Tracey Emin Made A Dame In King’s Birthday Honours List

tracey Emin © Artlyst

Tracey Emin, YBA Artist, born on July 3, 1963, in Croydon, London, has been given a Damehood in the King’s Birthday Honour list 2024. Other art-related honours include the sculptor, jewellery designer and performance artist Andrew Logan, who was awarded an MBE for his practice.

Emin is a British artist renowned for her deeply personal and often controversial works. Growing up in the seaside town of Margate, Emin’s early life was marked by trauma and hardship, experiences that would profoundly influence her art.

Emin studied fashion at the Medway College of Design and Maidstone College of Art (1983–86), then went on to do a BA in Printmaking before moving on to the Royal College of Art, where she earned her MA in painting in 1989. During this period, she developed her unique style, characterised by its raw honesty and emotional intensity. She initially struggled to find her place in art, working various jobs and dealing with personal challenges.

Her breakthrough came in the early 1990s when she became associated with the Young British Artists (YBAs), including Damien Hirst and Sarah Lucas. This group was known for their shock tactics, use of unconventional materials, and entrepreneurial spirit. Emin quickly gained notoriety for her confessional art, often drawing on her life experiences.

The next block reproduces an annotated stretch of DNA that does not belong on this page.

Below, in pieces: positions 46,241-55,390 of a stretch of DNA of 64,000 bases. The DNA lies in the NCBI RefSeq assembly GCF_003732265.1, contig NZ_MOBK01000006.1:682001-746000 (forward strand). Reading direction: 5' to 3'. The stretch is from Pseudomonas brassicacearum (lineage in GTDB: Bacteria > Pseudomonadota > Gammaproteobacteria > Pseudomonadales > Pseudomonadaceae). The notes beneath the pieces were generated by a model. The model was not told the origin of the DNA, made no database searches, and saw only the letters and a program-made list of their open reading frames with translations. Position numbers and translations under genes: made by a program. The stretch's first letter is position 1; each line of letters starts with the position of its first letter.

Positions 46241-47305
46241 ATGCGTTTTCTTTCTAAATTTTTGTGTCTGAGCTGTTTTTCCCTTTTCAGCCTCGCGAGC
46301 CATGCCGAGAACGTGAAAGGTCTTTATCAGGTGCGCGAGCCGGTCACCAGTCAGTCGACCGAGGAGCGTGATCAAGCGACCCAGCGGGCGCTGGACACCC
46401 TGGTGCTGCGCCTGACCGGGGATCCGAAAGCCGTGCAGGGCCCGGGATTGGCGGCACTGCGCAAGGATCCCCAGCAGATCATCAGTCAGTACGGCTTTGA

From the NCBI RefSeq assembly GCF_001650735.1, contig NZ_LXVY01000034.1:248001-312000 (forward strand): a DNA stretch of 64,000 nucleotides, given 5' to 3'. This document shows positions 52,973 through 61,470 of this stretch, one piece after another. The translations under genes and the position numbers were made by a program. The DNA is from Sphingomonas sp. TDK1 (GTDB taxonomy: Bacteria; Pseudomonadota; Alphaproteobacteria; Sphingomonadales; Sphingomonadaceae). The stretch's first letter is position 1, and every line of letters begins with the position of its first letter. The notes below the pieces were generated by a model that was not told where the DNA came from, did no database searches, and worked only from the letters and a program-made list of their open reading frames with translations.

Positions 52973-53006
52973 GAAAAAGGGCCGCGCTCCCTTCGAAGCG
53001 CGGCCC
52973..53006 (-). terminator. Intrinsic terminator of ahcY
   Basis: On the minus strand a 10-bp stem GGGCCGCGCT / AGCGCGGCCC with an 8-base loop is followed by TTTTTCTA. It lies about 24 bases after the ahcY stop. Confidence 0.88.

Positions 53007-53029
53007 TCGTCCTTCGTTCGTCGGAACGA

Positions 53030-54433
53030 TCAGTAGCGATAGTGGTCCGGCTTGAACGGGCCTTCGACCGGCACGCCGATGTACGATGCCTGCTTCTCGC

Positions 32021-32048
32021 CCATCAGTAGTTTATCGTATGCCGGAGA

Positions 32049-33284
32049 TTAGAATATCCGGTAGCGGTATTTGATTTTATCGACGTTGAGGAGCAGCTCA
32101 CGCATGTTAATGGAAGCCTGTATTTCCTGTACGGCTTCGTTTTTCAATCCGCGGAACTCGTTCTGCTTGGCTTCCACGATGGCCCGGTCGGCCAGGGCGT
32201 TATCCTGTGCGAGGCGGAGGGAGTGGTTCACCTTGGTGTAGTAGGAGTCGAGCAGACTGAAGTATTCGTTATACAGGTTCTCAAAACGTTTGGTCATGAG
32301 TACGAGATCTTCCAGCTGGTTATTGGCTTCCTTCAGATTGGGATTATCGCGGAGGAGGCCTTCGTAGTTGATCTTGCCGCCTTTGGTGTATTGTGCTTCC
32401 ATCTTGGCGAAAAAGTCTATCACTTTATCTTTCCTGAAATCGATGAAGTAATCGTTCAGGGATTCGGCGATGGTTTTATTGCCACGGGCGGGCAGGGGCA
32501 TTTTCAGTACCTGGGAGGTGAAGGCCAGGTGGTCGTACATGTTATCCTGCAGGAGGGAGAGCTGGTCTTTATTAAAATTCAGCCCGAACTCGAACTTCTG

One of her most famous works, “Everyone I Have Ever Slept With 1963–1995” (1995), was a tent appliquéd with the names of everyone she had ever shared a bed with. This piece and “My Bed” (1998), a messy bed surrounded by personal items, cemented her reputation as a provocative and influential artist. “My Bed” was shortlisted for the Turner Prize in 1999 and remains one of her most iconic works.

Emin’s art spans various mediums, including painting, drawing, sculpture, film, photography, neon text, and sewn appliqué. Her work is characterized by its autobiographical content, often exploring themes of love, loss, sexuality, and identity. She uses her own life as a lens to explore universal human experiences, creating a deeply personal and widely relatable body of work.

In addition to her visual art, Emin has published several books and has been an outspoken advocate for the arts. She was elected a Royal Academician in 2007 and was appointed Professor of Drawing at the Royal Academy in 2011, the first female professor since the Academy’s founding in 1768. In 2013, she was awarded a Commander of the Order of the British Empire (CBE) for her contributions to the arts.

Emin continues to exhibit internationally, and her work is held in significant collections worldwide. Despite her success, she remains a polarising figure, with her candid approach to art-making sparking both admiration and controversy. Emin’s ability to bare her soul through her art has ensured her place as one of her generation’s most compelling and significant artists.

Throughout her career, Tracey Emin has remained dedicated to pushing boundaries and challenging conventions, making her a vital and influential figure in contemporary art. With its unflinching honesty and emotional depth, her work resonates with audiences worldwide, securing her legacy as a leader in the art world.

Andrew Logan
Andrew Logan MBE P C Robinson © Artlyst 2024

Andrew Logan, born on October 11, 1945, in Witney, Oxfordshire, is a British artist renowned for his unique and vibrant contributions to contemporary art. Logan’s work spans various media, including sculpture, painting, and jewellery, and it is often characterised by its exuberant use of colour, mirrored surfaces, and an overarching sense of joy and celebration.